- Tablets Panadol®
- Oral Suspension Calpol®, Panadol®
- Intravenous infusion Perfalgan®
Paracetamol is an extremely safe anti-pyretic and analgesic agent. The main catch is hepatotoxicity in overdose or those with enhanced cytochrome hepatic metabolism. Indeed the poor cytochrome metabolism of young children makes it safer than in adults, while alcoholics, those with liver disease, the poorly nourished and patients on cytochrome inducing drugs such isoniazid and many anti-epileptics may develop toxicity at just above usual maximium doses. The mainstay of treatment of paracetamol toxicity is N-acetylcysteine, if administered soon enough.
Paracetamol, a rather simple organic molecule, is a classic case of lost knowledge rediscovered and better characterised. The excellent German chemists and physiologists of the last decades of the 18th century had the mishap of having an impure and therefore toxic preparation to evaluate and such was their standing that the compound had to wait almost another 50 years for its introduction into clinical practice.
It was first synthesised in 1873 and was discovered to be in the urine of those using phenacetin in 1893. In 1899 it was also found to be a metabolic product of acetanilide. Acetanilide which was the first commercially successful synthetic analgesic and anti-pyretic agent causes methaemoglobinaemia and to a large degree was replaced by phenacetin which was from the late 1880s a very successful anti-pyretic and analgesic agent until analgesic nephropathy was recognised in the 1940s. It has also subsequently transpired that phenacetin was carcinogenic and increased the risk of ischaemic heart disease.
In 1948, Brodie and Axelrod discovered it was the active metabolite of phenacetin and after further characterisation that suggested its safety it was marketed worldwide from 1955 onwards. It has proved to have an excellent toxicity profile apart from a relatively low therapeutic index which is problematical and potentially fatal in untreated overdose. Various countries limit package size or adopt other measures to minimise inadvertent overdose which is possible due to multiple brand name and compound remedies available in most markets. In 1987 the US advisory committee on immunisation recommended the administration of antipyretics (such as acetaminophen) at the time of vaccination and up to 72 hours later as a result of evidence that this was effective with whole cell pertussis vaccines. It is now known that paracetamol might impair optimal immunogenic response after most vaccination, such as with the acellular pertussis vaccines now used. As of 2010 further studies are required to determine if an association with childhood atropy and asthma is causal.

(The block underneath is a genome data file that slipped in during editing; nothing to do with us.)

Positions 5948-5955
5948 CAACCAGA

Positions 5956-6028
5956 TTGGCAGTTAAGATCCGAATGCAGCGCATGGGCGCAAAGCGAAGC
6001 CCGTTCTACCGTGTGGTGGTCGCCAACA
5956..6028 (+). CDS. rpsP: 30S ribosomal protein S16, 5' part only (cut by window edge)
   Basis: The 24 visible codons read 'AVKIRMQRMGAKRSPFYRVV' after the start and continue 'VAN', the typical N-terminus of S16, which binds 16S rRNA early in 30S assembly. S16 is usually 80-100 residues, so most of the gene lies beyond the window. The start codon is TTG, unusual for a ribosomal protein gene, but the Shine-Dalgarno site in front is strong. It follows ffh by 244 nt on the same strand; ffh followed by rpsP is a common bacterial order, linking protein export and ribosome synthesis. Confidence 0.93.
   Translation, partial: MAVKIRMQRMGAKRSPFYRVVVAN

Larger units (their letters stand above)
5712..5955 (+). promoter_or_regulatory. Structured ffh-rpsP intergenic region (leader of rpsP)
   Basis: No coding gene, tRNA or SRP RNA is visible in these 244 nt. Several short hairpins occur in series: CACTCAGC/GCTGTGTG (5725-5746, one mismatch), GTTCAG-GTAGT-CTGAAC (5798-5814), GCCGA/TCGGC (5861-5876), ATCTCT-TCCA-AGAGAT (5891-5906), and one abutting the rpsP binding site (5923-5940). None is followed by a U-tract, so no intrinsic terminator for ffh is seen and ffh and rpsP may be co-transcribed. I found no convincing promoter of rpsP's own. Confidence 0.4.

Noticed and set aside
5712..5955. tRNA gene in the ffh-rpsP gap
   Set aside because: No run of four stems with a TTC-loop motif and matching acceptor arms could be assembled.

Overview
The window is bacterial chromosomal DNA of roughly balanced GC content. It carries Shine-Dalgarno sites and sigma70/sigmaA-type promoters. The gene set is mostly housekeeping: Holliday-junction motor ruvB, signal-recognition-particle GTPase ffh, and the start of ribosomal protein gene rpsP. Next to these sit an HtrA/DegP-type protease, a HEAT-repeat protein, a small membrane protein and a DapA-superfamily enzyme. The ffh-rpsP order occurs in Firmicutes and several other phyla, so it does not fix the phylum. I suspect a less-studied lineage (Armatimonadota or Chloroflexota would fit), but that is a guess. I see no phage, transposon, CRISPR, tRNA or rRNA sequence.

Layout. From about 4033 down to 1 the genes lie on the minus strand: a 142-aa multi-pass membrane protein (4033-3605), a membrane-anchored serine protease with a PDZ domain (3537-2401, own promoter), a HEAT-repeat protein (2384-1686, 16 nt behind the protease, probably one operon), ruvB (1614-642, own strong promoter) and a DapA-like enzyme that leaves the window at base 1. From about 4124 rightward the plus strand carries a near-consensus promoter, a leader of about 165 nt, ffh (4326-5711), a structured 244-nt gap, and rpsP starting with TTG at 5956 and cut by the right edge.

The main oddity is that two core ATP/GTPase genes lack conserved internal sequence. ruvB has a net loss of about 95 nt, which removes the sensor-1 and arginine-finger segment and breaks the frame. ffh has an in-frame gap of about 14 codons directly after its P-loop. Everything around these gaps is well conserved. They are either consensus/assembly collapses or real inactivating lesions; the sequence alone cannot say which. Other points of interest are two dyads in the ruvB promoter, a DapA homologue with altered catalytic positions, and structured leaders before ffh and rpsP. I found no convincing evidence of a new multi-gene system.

Mechanism of Action
This exact mechanism is still not certain, mainly because 3 pathways are probably active in the CNS . There is evidence now for both effective inhibition of a receptor that has been termed COX 3 but has now been characterised as a separate site on prostaglandin H2 synthetase, the peroxidase (POX) site which paracetamol acts as a reducing cosubstrate and by modulation of central serotonergic pathways.. This later mechanism is important as it has now been observed that the 5-hydroxytryptamine type 3 antagonists tropisetron or granisetron block analgesia with paracetamol. Lastly an active metabolite p-aminophenol is conjugated with arachidonic acid by fatty acid amide hydrolase to form AM404 (N-(4-hydroxyphenyl)-(5Z,8Z,11Z,14Z)-icosatetra-5,8,11,14-enamide) a known endogenous cannabinoid.